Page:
This episode of Bidders in Auctions Getting Porsches is brought to you by Jerry Seinfeld and Gooding & Co.
Rod Emory was the founder of Emory Motorsports in Burbank, CA, and the scion to a family tradition of building "outlaw" Porsches that are almost as cool as the cars themselves. The lovingly modified Porsche 356s are lovely artifacts, and their story, along with the story of their builders, is pitch-perfect for the Petrolicious oeuvre of beloved classics.
If it weren't for his Dale Earnhardt Sr. looks, Blue Nelson could be one one of those soft-spoken, nondescript guys whom you meet briefly and never learn much more about. However, as The New York Times shows in a recent profile and video, behind closed doors, Nelson keeps a fascinatingly eclectic collection of automotive oddities and vintage bicycles.
In Porsche parlance, 'outlaw' basically means 'hot rod,' and that definition can vary from person to person. For Jack Griffin and his 1955 Porsche 356 Continental, it means taking a great car to start with and reworking it to become a classic coupe that fits its driver perfectly. The latest video from Petrolicious highlights Griffin's 356 and all of the personalization he has in the beautiful ride.
It's hard not to love the look of a classic Porsche. Whether it's the upside-down bathtub styling of the 356 or the gradual evolution of the 911, there is a little beauty in all of them. However, the older they get, the more that needs repaired to keep them on the road. Porsche Classic is helping out, though, by introducing its own brand of motor oil for the demands of the company's vintage, air-cooled engines.
Racing driver Jeff Zwart picked up a 1953 Porsche 356 Pre A to use as a historical prop in a Cayenne commercial, then decided to keep it when the filming was done. Then, explaining to filmmaker Will Roegge that his vintage toy does really well in slippery conditions, Zwart throws it around in the Colorado snow – on pencil-thin studded tires on 16-inch wheels – to prove the point.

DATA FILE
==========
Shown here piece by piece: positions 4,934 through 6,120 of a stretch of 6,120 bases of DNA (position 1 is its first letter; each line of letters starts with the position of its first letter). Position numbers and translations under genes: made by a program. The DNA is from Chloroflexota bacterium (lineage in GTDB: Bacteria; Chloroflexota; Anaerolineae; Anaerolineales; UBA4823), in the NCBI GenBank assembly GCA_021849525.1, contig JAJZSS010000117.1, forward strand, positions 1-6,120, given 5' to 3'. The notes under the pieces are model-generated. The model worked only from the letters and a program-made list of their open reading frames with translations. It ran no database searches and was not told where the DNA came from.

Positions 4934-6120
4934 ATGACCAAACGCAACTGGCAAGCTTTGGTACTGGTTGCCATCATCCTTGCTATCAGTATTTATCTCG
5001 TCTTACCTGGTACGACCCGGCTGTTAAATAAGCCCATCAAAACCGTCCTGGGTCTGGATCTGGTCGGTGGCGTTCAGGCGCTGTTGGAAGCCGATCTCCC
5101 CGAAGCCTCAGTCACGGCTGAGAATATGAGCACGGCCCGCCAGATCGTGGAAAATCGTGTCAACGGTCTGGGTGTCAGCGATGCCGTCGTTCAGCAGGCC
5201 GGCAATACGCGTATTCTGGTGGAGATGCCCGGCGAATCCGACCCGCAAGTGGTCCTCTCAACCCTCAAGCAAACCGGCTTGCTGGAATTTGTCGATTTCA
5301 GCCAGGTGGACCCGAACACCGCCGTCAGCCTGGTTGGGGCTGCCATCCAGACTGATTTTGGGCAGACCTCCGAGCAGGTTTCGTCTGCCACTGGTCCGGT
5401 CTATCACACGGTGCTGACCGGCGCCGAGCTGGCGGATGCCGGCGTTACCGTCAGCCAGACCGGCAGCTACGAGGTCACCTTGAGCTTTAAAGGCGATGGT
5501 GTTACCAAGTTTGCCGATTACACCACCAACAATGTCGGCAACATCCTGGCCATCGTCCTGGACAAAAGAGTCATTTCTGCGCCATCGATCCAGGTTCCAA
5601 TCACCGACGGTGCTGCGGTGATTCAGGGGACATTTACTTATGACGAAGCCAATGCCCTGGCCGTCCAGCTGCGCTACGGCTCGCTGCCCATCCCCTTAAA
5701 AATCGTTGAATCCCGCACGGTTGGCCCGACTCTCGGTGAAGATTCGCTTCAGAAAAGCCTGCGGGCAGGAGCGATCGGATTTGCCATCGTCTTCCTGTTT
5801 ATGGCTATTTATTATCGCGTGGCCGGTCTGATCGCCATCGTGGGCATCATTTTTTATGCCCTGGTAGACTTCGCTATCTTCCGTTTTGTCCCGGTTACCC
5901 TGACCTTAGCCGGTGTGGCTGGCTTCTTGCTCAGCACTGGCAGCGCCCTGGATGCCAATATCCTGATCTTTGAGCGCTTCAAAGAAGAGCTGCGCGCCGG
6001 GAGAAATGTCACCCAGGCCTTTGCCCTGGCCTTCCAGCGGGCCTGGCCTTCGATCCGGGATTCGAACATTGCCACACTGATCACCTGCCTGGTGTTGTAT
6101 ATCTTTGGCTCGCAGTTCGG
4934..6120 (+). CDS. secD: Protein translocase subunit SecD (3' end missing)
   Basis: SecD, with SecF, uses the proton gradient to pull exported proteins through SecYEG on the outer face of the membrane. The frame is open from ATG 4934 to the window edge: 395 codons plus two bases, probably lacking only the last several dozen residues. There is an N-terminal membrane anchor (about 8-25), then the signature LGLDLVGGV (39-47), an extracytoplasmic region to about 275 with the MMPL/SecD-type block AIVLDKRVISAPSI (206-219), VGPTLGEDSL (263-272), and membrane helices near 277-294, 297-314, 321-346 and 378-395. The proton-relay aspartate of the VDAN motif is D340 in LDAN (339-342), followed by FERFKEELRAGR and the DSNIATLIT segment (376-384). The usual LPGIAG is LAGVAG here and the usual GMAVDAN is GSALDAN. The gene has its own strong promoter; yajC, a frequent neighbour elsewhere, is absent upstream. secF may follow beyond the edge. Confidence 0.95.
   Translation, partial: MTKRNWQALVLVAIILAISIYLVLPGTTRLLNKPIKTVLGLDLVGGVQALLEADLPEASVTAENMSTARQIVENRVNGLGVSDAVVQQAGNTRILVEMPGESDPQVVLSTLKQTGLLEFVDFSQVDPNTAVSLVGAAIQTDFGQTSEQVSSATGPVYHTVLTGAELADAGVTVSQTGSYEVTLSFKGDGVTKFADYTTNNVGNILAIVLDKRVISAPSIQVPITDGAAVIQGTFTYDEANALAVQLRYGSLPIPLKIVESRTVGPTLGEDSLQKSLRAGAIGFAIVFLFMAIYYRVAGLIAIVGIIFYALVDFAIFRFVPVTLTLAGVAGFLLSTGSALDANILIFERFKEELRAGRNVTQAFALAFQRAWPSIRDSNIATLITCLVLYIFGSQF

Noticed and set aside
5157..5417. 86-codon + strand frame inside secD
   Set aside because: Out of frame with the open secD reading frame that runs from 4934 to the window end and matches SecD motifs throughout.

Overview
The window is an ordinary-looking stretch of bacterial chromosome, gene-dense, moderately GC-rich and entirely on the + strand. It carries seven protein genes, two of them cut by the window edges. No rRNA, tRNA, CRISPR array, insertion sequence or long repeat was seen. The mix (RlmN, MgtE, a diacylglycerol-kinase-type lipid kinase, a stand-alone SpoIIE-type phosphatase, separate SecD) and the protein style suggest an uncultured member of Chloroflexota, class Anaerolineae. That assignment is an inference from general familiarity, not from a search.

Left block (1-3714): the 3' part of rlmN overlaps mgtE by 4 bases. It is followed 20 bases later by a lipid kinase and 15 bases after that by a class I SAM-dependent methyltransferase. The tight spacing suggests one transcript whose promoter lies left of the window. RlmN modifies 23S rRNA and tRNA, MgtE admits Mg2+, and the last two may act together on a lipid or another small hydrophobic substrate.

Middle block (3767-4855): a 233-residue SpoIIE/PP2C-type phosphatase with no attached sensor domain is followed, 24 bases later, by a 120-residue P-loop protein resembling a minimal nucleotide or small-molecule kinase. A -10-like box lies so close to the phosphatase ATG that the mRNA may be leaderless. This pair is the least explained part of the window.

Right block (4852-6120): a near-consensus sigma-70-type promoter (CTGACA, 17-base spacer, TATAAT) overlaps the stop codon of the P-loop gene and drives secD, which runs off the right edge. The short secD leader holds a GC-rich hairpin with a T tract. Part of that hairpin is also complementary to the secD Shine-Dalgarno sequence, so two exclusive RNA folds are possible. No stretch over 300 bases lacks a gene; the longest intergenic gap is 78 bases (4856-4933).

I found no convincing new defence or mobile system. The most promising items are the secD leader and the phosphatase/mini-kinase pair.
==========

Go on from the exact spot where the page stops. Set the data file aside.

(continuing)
The Austrian village of Gmünd is more than just difficult to pronounce; it's also the birthplace of the Porsche brand. Before the company ever started building sports cars at its current home base near Stuttgart, the fledgling business completed several vehicles in the tiny town in Southern Austria. In this video, former Pikes Peak International Hill Climb champion Jeff Zwart takes a look at a 1949 Gmünd coupe to see how the company has evolved since its earliest days.
In the latest kaffeeklatsch known as Comedians in Cars Getting Coffee, Jerry Seinfeld pulls Jay Leno out of his garage for a trip to Jones Coffee in Pasadena, CA. The NBC funnyman we've lately seen driving two guest Porsches in his eponymous garage this time takes the passenger seat in a 1949 Porsche 356/2, one of early all-aluminum, hand-built coupes - still in 100-percent original condition - built in Gmund, Austria and nicknamed "Gmunds."
Not a month after the Porsche 911 Reimagined by Singer visited Jay Leno's garage, another artfully restored Porsche has rolled in. This time it's a 1957 Porsche 356A Outlaw, the "outlaw" moniker referring to Porsches that have been restored outside the bounds of period-correct orthodoxy.
The world of collector cars is fairly tight-knit when you get down to individual models. Need proof? Just take a look at this latest video from Jay Leno's Garage. The subject is a gorgeous 1963 Porsche 356 Carrera 2. Jay, being known as quite a collector, got a call from someone looking to sell. While doing his due diligence and looking for a 356 expert to go over the car with him, he came across John Willhoit.
One can learn a lot about a car over the course of driving it a million miles. Unfortunately, most people will trade their car in for something newer the minute the mechanic says "needs an engine rebuild" or "there's major rust damage." But it wasn't so for Guy Newmark of San Pedro, CA, Petrolicious reports, whose 1964 Porsche 356C has been daily driven for over 40 years, accruing 980,000 miles along the way. Of course it needed an engine rebuild – three, in fact – but it's nigh unbe
Fortitude has gone through the trouble of cutting through all of the rumors surrounding the future of mid-engined sports cars in the Volkswagen family. The site points to two different mid-engine platforms currently in development within the expansive Volkswagen ranks – one with a longitudinally-mounted engine layout and another with a transverse engine design. A number of models could make use of the side-saddle architecture, including the much-salivated-over Volkswagen BlueSport, though